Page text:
this gospel must either be crazy or be true. Why would people follow a God that required so much? The only plausible explaination that I can come up with is that people follow it because the God that authors that salvation story has transformed their lives and requires nothing less than offering our lives back to him.

And now...I return to my initial thoughts about being "on call 24.7." While my friend ended up quitting her job that sucked the life out of her because she was always on duty, in God's economy, we have the opportunity to live "on call 24.7" and actually find true life in Christ. And all that God expects in exchange is that we willingly lay down our lives for him. All the time. At work and at play. In our relationships. In our amusements. In our wallets, purses and bank accounts. In our despair. In our joy. It sounds like God is asking too much, and yet what a great God we serve! I give him my rags, and he gives me his righteousness. But why, oh why are those rags so difficult to give up?

Monday, September 22, 2008

Sock Monkeys and Blogging

Okay...I found this and it made me chuckle (and think of my sister and my friend, Amber). I know that I could have just linked this to the article itself, but I also like to read the blog and wanted to post it here.

The link is to a blog about a sock monkey ministry. There's something in the world for everyone. I'm just saying...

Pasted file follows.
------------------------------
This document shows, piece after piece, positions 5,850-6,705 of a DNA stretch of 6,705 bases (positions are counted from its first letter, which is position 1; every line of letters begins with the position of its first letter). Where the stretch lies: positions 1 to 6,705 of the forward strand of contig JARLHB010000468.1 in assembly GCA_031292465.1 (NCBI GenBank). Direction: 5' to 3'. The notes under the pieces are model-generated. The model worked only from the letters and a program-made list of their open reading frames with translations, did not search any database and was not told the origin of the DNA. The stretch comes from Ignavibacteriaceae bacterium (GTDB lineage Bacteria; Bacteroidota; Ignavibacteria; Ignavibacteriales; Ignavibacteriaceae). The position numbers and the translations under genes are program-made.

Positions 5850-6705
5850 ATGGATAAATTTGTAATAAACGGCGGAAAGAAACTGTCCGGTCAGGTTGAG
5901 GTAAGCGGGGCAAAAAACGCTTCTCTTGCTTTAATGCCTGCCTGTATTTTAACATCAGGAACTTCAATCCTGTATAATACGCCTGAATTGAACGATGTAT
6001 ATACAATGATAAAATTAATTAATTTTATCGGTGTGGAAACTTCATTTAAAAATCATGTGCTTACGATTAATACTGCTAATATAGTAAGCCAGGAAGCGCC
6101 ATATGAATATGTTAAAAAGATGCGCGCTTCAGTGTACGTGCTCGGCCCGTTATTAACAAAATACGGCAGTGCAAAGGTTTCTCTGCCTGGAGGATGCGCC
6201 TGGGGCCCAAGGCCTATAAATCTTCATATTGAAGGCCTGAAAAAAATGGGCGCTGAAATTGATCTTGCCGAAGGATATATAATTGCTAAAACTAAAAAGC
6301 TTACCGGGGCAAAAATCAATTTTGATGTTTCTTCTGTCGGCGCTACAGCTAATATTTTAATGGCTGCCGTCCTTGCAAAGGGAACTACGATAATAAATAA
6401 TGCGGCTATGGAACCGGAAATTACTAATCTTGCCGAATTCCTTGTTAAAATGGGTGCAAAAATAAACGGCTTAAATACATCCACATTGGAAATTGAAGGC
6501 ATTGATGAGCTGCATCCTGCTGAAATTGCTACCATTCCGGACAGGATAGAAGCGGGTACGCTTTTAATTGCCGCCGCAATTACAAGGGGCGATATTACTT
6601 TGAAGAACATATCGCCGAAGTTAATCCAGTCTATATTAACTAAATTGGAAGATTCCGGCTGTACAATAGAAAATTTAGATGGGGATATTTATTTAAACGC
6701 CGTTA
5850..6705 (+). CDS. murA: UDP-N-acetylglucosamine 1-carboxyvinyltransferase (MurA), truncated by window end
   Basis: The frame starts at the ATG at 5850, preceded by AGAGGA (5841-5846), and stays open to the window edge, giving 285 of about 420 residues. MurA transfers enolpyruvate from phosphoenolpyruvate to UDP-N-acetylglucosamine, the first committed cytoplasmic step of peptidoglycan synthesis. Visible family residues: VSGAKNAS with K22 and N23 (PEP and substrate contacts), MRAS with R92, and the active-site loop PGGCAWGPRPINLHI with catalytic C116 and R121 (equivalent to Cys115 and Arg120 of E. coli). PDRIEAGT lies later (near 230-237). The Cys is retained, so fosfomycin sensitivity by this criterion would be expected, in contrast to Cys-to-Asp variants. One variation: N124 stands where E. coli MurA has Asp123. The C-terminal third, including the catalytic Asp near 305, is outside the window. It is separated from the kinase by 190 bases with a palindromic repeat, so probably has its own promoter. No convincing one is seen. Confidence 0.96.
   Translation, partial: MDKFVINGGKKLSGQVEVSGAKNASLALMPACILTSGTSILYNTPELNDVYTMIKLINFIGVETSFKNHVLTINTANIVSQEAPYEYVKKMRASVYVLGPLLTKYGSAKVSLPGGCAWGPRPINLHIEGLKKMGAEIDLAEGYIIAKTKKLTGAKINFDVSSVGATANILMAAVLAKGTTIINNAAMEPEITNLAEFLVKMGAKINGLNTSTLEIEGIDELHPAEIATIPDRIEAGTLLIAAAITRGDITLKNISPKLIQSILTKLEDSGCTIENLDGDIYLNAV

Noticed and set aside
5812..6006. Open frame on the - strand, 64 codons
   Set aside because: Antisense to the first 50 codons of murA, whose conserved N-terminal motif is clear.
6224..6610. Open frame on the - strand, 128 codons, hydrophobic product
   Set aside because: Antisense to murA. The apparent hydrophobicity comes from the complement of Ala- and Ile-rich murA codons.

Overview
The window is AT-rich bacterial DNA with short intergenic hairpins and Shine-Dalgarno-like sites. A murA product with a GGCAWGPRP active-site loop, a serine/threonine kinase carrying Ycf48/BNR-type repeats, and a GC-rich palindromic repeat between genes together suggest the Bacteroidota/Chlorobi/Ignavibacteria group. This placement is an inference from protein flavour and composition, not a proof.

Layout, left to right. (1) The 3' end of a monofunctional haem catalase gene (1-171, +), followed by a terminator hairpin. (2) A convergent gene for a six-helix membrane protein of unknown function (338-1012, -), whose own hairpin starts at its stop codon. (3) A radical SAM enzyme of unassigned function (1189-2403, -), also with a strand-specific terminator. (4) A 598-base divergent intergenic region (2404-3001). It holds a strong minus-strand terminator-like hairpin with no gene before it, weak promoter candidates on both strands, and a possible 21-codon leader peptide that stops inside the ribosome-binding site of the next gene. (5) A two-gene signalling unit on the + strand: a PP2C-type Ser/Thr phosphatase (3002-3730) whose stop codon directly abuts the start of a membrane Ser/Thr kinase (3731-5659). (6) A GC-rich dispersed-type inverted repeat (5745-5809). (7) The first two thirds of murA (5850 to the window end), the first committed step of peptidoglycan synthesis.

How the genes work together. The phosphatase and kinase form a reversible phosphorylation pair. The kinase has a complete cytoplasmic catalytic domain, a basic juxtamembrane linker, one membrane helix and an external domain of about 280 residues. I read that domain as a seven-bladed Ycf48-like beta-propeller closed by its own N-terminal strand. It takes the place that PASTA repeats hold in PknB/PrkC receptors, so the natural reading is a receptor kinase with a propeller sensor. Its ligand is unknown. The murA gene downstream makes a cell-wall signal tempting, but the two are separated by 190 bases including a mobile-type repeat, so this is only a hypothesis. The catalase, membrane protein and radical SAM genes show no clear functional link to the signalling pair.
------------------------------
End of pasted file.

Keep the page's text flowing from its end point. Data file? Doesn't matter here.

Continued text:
Thursday, September 11, 2008

The Pain of Change

I spent the better part of the afternoon and early evening rearranging my office. Coming from a person that doesn't love change--but loves order--it was a bit of a painful, yet refreshing experience. A couple of weeks ago, just several days before all the students returned to campus, I had the opportunity to get a different desk. Considering the fact that my former desk was functional, but was HUGE for my smallish office, I was thrilled at the prospect of getting one that was more flexible in size (and has a great built-in light!). The new desk would be great, but the timing was about as bad as it could be! The week before students come and the first week that they're here are about the busiest days of the year on campus. Think Macy's on the day after Thanksgiving! We have a very integrated campus when it comes to faculty and staff involvement and so I end up playing several roles when it comes to those first two weeks and I was not in any mood to play Trading Spaces with my office. And yet, because of the disdain I had for my old desk and the sweet built-in light, I packed up my desk and prepared to rearrange.